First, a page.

I continue to hold the minority position that fears over the fiscal cliff are becoming way overblown as each day passes. If the so called fiscal cliff is triggered, yes, the stock market will probably plunge and consumers and CEOs may decide they want to curtail spending. But those occurrences don't frighten me because I've found that it's impossible to make sound investment decisions against a backdrop of "what if" scenarios. One of my investment mandates is that I do pay attention to the economy and its trends.
I am seeing a shrinking pool of attractive equity valuations, unsustainable low interest rates, a bond bubble, and an unemployment rate that we would like to see go down. But I also see an improving housing market, financial institutions that are in significantly better shape today than they were in 2007 and 2008, and healthier consumer balance sheets. Last week, I met with my banker to refinance my home and I qualify for the fast track approval for the Home Affordable Refinance Program (HARP) option. My banker tells me it will take up to 90 days to wrap this up because they are refinancing like crazy. In most cases, he's seeing monthly payments decline by 15% to 25%. In some cases, household mortgage payments are declining by more than 30%.
What I also see is that my efforts to take my wife away for a private holiday weekend before holiday family overload is proving difficult because I literally cannot find a decent hotel room in the city. For two differing sets of dates, I'm striking out finding a nice available hotel. Perhaps its the holidays, perhaps there is a big convention, I don't know. I also know the US economy is still recovering. But I also know that when it comes fear and uncertainty, human nature tends to always over react.
No one wants to pay more taxes; I certainly don't. But higher taxes won't stop me from capitalizing on a money making opportunity. Fiscal cliff fears didn't stop Starbucks (SBUX) from agreeing to buy Teavana (TEA) at a 50% premium to expand into the tea business. And CEO Howard Schultz remained committed to adding another 1,000 Starbucks locations. Chipotle (CMG) still plans to open 120 or so restaurants a year. When there is opportunity, people and business pounce regardless of economic backdrop. In the absence of opportunity, you sit still. Investors should behave similarly.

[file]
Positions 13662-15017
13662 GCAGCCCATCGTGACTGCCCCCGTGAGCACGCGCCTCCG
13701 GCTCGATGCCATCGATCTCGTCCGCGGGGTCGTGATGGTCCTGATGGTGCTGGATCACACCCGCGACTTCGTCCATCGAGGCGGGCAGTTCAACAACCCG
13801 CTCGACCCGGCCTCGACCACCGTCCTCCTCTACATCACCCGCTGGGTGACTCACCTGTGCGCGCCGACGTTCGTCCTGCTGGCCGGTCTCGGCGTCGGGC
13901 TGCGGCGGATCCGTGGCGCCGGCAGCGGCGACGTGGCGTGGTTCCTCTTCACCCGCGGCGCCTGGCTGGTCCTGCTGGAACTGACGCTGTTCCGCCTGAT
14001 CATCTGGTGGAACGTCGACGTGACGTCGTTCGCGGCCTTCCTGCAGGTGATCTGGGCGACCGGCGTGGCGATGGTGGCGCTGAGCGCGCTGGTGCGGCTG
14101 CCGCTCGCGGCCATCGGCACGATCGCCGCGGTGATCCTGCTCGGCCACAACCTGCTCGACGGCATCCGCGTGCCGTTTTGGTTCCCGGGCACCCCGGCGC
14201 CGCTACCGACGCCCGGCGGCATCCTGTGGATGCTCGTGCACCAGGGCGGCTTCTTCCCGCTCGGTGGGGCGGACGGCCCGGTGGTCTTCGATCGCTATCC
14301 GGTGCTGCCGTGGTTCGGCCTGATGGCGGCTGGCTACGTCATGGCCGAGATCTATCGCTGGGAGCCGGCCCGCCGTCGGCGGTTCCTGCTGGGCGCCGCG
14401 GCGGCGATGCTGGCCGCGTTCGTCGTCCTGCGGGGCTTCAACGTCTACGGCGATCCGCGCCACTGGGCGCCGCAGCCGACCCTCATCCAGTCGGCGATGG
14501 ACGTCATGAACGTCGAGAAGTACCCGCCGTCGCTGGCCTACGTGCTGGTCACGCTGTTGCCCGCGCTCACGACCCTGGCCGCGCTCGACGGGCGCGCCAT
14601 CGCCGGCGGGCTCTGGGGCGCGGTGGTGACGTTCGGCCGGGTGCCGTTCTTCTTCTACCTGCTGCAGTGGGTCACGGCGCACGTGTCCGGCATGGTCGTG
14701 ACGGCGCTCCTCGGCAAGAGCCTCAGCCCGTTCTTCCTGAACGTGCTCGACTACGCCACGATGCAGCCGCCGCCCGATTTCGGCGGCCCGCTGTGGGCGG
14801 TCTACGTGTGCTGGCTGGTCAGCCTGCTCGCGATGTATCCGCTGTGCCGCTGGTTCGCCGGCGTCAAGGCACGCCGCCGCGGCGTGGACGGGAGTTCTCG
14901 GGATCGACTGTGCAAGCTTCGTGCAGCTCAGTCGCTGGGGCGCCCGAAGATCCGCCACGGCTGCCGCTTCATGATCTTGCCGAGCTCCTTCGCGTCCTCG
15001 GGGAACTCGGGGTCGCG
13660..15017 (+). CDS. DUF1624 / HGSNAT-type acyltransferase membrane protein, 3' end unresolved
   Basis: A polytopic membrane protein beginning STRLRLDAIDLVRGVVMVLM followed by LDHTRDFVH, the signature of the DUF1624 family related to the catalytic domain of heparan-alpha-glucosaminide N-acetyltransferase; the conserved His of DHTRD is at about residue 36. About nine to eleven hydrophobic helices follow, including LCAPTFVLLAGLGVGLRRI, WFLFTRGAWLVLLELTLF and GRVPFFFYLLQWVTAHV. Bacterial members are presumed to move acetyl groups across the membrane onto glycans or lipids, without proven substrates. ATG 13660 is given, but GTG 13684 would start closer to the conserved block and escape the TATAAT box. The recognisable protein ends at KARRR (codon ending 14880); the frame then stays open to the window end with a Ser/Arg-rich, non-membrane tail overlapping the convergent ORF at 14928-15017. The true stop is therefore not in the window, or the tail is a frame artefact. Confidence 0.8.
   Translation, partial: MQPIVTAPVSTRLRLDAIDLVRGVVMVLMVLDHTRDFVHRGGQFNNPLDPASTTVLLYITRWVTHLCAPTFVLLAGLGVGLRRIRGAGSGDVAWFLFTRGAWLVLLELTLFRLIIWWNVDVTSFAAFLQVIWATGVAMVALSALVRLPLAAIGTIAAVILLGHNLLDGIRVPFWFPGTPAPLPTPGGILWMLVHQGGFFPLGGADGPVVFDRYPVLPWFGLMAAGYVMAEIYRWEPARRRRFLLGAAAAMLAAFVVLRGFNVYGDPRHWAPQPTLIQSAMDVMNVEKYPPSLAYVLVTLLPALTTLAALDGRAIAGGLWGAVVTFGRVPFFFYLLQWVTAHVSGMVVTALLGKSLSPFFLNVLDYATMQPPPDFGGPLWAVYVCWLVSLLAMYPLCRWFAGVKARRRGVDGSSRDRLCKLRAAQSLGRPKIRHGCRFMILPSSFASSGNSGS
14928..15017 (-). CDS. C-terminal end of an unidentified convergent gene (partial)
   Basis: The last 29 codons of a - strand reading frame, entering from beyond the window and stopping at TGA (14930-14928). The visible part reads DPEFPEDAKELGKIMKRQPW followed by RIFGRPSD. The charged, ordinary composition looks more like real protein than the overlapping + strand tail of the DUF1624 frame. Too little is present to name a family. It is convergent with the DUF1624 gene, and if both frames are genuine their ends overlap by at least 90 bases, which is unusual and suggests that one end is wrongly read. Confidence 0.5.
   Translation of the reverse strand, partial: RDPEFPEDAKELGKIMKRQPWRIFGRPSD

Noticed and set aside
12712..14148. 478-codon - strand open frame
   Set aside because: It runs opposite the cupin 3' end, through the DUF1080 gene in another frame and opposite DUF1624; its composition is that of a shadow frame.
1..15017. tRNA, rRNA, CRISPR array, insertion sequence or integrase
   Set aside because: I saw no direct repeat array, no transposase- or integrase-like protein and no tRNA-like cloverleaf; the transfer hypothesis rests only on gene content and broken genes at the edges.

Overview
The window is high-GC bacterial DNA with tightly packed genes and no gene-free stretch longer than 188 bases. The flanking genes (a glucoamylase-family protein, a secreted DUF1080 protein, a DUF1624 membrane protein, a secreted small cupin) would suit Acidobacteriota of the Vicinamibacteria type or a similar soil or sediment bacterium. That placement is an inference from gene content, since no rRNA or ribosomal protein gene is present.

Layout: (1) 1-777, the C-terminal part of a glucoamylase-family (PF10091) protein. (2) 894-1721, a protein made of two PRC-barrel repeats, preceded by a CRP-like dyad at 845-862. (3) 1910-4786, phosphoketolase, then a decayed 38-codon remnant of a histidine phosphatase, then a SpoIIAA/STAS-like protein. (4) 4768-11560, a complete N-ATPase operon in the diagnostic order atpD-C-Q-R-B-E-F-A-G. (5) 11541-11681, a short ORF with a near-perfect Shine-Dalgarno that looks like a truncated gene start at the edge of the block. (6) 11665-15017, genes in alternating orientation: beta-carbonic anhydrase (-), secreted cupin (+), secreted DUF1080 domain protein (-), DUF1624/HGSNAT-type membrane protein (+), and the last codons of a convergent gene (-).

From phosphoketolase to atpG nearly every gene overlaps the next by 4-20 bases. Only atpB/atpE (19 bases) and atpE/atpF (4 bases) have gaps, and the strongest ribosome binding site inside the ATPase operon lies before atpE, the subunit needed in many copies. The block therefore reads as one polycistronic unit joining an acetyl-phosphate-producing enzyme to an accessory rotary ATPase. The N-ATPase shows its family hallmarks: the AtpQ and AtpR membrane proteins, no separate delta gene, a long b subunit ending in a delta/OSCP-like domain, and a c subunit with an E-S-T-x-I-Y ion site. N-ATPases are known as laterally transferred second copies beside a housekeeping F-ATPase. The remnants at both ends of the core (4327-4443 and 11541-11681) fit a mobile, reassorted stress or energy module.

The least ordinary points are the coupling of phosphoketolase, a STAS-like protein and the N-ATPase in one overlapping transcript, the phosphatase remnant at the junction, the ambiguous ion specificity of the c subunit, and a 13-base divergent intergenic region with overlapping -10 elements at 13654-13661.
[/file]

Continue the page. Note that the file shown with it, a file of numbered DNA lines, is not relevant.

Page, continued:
Berkshire Hathaway released its quarterly 13F yesterday disclosing a new $300 million position in Deere (DE). Buffett also continued adding to Wells Fargo (WFC) while eliminating nearly all of Berkshire's holdings in Johnson & Johnson (JNJ). Additional equity purchases and disposals were also executed. Yesterday, Warren Buffett commented in a CNN interview that the US would not enter another recession if nothing comes out of Congress by Dec. 31. Could Buffett be wrong? Absolutely. But so too can the economist be wrong who are preaching gloom and doom on January 1. I supposed I'd rather listen to a guy who owns over 70 different companies in a wide variety of industries than a person relying on charts, graphs, and his own set of opinions.
Will the stock market tank if we don't avert a fiscal cliff? Probably. I remember watching Congress casting votes a few years ago about whether or not to approve a massive injection of capital into the economy. The initial vote went negative and the Dow Jones Industrial Average dropped 600 or so points the next day. The market is higher today and many businesses have delivered enormous shareholder value. If you're investing without discipline, neither a good nor bad economic environment will help you. Most disciplined investors today are sitting on mounds of cash waiting for Mr. Market -- or even Congress -- to throw out the fat pitch.